When the Egyptian president, Mohammed Morsi, and Iranian president, Mahmoud Ahmadinejad, addressed the world's leaders last night, it represented two men at the opposite ends of their powers and with competing visions of the region. Analysis by Bradley Hope
The future of the Arab world and its tired past
CAIRO // One is the newly elected leader of the Arab world's most populous nation, riding the wave of support for political Islam from the Arab Spring. The other is finished politically in his own country, regurgitating the tired old rhetoric from another era.
When the Egyptian president, Mohammed Morsi, and Iranian president, Mahmoud Ahmadinejad, addressed the world's leaders last night, it represented two men at the opposite ends of their powers and with competing visions of the region.
The rise of Mr Morsi, a long-time member of the Muslim Brotherhood until he became president in June, is a stark contrast to the idea that a government built by followers of political Islam must be repressive, bellicose and intolerant.
His term is still in its infancy but he has made it clear that he would not follow in the footsteps of the Iranian Revolution of 1979 by restricting the democratic rights of people in the name of religion.
Mr Morsi's talk of international relationships built on mutual benefits and justice is a far cry from the adversarial words of Mr Ahmadinejad, who called for a new world order during interviews in the run-up to his speech yesterday.
"God willing, a new order will come together and we'll do away with everything that distances us," said Mr Ahmadinejad. "I do believe the system of empires has reached the end of the road. The world can no longer see an emperor commanding it.
"Now, even elementary schoolchildren throughout the world have understood that the United States government is following an international policy of bullying."
Egypt's relationship with the West may have cooled under Mr Morsi's leadership - neither he nor Barack Obama, the US president, describe each other's countries as allies - but Mr Morsi has shown that he prioritises regional stability over confrontation.
Iran was an eager suitor of the new Egyptian government, describing Mr Morsi's election as an "Islamic awakening".
But when Mr Morsi visited Tehran for a meeting of non-aligned countries on August 30, he stayed for only a few hours and gave a speech condemning the Syrian government's assault on its people. Iran is Syria's strongest ally.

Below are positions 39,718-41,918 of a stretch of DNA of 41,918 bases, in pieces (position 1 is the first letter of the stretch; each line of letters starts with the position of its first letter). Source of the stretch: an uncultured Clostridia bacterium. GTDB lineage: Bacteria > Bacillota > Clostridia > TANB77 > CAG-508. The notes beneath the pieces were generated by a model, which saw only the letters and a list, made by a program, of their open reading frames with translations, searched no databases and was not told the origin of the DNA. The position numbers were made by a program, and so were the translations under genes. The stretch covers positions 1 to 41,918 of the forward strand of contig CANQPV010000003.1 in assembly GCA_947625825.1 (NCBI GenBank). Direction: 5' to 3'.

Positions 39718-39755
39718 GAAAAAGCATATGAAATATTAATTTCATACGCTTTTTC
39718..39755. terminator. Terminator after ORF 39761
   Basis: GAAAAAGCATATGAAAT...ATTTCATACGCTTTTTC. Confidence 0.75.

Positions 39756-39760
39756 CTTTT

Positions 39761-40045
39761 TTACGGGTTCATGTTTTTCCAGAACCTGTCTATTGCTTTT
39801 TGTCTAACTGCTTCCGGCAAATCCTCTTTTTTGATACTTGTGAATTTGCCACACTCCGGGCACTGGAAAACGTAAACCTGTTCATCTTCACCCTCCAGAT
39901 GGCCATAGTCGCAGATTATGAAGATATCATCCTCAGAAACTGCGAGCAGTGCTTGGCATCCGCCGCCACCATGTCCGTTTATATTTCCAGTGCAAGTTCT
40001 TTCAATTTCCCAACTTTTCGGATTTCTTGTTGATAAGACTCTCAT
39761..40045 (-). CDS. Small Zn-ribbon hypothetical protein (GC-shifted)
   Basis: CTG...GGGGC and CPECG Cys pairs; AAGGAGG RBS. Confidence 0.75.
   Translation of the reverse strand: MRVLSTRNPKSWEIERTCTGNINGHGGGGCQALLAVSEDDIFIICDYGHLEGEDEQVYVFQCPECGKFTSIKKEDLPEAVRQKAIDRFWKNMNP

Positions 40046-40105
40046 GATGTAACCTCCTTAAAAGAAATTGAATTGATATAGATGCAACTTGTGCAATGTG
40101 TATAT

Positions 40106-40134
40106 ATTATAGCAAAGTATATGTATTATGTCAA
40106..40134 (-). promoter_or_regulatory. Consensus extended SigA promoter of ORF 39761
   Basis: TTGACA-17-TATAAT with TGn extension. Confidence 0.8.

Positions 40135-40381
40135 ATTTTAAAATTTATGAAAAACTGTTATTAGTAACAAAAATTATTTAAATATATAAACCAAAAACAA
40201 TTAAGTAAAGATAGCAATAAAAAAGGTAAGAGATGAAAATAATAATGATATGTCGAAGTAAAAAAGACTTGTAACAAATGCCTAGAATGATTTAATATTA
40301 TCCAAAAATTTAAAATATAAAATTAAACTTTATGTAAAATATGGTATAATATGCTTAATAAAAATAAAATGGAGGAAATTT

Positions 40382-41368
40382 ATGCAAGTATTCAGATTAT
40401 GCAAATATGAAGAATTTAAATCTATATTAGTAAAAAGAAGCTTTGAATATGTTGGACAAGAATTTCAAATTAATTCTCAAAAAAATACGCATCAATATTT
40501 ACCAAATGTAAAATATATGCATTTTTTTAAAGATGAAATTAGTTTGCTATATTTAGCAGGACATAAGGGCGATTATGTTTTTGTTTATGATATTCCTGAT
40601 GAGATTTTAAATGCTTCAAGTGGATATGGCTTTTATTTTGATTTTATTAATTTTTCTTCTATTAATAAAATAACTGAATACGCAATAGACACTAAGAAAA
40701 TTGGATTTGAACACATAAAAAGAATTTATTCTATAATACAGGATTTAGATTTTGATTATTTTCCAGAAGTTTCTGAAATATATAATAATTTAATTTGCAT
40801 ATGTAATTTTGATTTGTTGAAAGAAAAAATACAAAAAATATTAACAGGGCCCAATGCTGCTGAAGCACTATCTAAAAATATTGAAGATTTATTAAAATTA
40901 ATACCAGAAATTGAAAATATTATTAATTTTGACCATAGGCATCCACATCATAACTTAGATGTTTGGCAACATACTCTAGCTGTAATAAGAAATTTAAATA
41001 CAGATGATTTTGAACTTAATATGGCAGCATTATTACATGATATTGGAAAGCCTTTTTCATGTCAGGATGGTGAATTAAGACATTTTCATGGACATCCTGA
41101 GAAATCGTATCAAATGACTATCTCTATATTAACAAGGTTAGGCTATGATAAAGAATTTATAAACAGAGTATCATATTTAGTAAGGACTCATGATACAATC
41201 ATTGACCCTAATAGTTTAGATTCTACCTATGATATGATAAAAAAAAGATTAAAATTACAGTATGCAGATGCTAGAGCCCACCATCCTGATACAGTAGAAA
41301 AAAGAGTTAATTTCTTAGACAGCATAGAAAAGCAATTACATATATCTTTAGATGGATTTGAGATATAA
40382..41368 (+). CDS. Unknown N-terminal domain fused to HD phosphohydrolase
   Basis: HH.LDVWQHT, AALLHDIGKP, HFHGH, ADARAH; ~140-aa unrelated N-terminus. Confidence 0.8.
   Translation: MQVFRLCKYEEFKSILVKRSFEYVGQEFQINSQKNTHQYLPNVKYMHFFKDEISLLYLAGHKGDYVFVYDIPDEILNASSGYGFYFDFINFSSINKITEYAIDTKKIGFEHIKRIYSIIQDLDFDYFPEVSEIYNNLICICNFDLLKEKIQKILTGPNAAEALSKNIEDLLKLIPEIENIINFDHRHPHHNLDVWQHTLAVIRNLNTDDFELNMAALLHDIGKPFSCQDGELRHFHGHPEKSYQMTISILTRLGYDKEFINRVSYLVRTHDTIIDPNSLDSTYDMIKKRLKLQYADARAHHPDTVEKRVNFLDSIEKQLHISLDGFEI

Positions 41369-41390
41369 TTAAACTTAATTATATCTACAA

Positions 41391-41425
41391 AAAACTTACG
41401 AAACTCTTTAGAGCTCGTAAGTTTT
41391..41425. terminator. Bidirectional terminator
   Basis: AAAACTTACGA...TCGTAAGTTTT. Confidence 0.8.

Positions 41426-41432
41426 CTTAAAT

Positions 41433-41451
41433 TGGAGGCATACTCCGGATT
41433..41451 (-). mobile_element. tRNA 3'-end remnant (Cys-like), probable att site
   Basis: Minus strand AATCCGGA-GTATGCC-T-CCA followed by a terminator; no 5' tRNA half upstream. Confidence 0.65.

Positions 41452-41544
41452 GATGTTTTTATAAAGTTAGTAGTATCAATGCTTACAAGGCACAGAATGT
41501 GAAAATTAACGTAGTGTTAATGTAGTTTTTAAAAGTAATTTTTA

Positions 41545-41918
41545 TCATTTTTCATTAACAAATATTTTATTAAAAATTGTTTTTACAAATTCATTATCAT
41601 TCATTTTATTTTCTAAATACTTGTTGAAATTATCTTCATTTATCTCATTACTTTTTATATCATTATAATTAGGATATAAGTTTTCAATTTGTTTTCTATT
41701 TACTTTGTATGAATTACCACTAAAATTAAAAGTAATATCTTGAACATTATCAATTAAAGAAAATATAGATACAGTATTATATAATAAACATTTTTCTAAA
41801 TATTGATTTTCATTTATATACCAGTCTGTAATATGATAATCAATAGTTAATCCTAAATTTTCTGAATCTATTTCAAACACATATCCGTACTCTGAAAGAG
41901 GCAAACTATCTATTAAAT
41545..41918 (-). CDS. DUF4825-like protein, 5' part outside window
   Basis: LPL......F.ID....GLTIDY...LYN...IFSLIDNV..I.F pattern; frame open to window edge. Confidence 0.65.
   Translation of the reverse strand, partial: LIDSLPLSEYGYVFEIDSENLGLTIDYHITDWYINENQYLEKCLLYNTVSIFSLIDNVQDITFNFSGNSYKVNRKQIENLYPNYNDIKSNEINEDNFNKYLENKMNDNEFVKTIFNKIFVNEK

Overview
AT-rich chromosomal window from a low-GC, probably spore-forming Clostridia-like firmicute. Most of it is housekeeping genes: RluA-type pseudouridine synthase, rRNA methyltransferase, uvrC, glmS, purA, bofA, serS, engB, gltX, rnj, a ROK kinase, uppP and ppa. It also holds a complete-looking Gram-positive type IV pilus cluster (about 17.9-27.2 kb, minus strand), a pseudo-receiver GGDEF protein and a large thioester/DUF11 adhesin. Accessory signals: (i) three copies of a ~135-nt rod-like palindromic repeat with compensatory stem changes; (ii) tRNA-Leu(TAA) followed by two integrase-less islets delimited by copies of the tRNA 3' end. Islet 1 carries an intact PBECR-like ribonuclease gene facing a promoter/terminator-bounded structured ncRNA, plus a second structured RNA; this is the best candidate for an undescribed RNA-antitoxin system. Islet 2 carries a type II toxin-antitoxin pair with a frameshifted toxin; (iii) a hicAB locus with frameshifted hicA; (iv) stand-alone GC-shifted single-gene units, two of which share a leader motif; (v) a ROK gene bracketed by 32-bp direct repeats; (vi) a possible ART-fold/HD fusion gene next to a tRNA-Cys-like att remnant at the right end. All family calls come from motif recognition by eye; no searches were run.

After the meeting in Tehran, Mr Morsi created the Syria contact group - made up of Egypt, Syria, Iran and Saudi Arabia - to attempt to resolve the 18-month civil war.
The speech and the contact group represented a rejection of the Iranian view that the Syrian government could stay in power, underlining Iran's waning influence in a changing Middle East and North Africa.
Radwan Masmoudi, the president of the Washington, DC-based Center for the Study of Islam and Democracy, said Mr Morsi has veered away from the Iranian model of government and sided more with the more successful Turkish model, especially on foreign relations.
"President Morsi has not been confrontational with the West," he said. "He has been critical and advocated finding ways that are mutually beneficial."
Mr Ahmadinejad's speech last night was his eighth and last chance to address world leaders at the United Nations. He is required by Iran's constitution to step down next summer, having served two four-year terms.
Mr Masmoudi said the inflammatory rhetoric of Mr Ahmadinejad also signified the failure of the Iranian model to bring freedom and a better way of life for its people.
"Iran went into a confrontational mode with the West at the expense of development and democracy," he said. "There was a time, in the early 1980s, when people in the Arab world were looking to Iran as a model. But they just stuck to grandiose speeches about changing the world and 'God is with us'.
"They failed to convince their own people and the rest of the world."
* With additional reporting by the Associated Press